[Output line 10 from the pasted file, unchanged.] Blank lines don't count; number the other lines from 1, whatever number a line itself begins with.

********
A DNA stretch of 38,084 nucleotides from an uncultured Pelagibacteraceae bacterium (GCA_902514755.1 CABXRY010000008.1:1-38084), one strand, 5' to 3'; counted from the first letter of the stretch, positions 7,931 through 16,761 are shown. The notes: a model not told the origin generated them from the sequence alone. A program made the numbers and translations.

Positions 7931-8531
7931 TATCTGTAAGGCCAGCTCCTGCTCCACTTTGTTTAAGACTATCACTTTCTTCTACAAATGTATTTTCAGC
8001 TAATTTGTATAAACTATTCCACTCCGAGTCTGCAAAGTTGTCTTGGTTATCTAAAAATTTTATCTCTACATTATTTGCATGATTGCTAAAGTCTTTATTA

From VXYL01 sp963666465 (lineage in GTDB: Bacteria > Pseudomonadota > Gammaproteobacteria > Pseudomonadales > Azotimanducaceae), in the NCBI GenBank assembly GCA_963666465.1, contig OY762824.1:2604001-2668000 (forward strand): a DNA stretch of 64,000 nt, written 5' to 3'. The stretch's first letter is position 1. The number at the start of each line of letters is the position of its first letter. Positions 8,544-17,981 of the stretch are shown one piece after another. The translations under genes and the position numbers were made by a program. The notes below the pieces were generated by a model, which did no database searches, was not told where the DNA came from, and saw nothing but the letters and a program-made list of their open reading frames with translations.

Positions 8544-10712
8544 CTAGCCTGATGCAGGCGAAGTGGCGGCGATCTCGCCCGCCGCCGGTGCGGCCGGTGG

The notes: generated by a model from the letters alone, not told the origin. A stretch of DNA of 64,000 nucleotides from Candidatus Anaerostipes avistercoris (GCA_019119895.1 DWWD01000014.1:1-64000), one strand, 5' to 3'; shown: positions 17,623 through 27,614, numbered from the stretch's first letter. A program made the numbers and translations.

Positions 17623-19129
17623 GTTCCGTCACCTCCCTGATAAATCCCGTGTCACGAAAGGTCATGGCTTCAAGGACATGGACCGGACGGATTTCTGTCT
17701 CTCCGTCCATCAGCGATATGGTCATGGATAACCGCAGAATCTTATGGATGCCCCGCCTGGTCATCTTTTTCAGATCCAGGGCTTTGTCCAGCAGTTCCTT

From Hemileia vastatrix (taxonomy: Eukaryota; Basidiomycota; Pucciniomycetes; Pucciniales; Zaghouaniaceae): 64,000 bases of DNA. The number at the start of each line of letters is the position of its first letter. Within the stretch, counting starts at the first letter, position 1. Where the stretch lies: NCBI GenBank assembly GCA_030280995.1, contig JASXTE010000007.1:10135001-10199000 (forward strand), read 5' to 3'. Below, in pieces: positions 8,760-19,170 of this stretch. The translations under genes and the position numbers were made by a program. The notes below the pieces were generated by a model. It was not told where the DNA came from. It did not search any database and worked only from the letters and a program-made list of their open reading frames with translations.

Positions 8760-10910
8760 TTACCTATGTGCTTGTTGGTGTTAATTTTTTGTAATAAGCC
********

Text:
17623 GTTCCGTCACCTCCCTGATAAATCCCGTGTCACGAAAGGTCATGGCTTCAAGGACATGGACCGGACGGATTTCTGTCT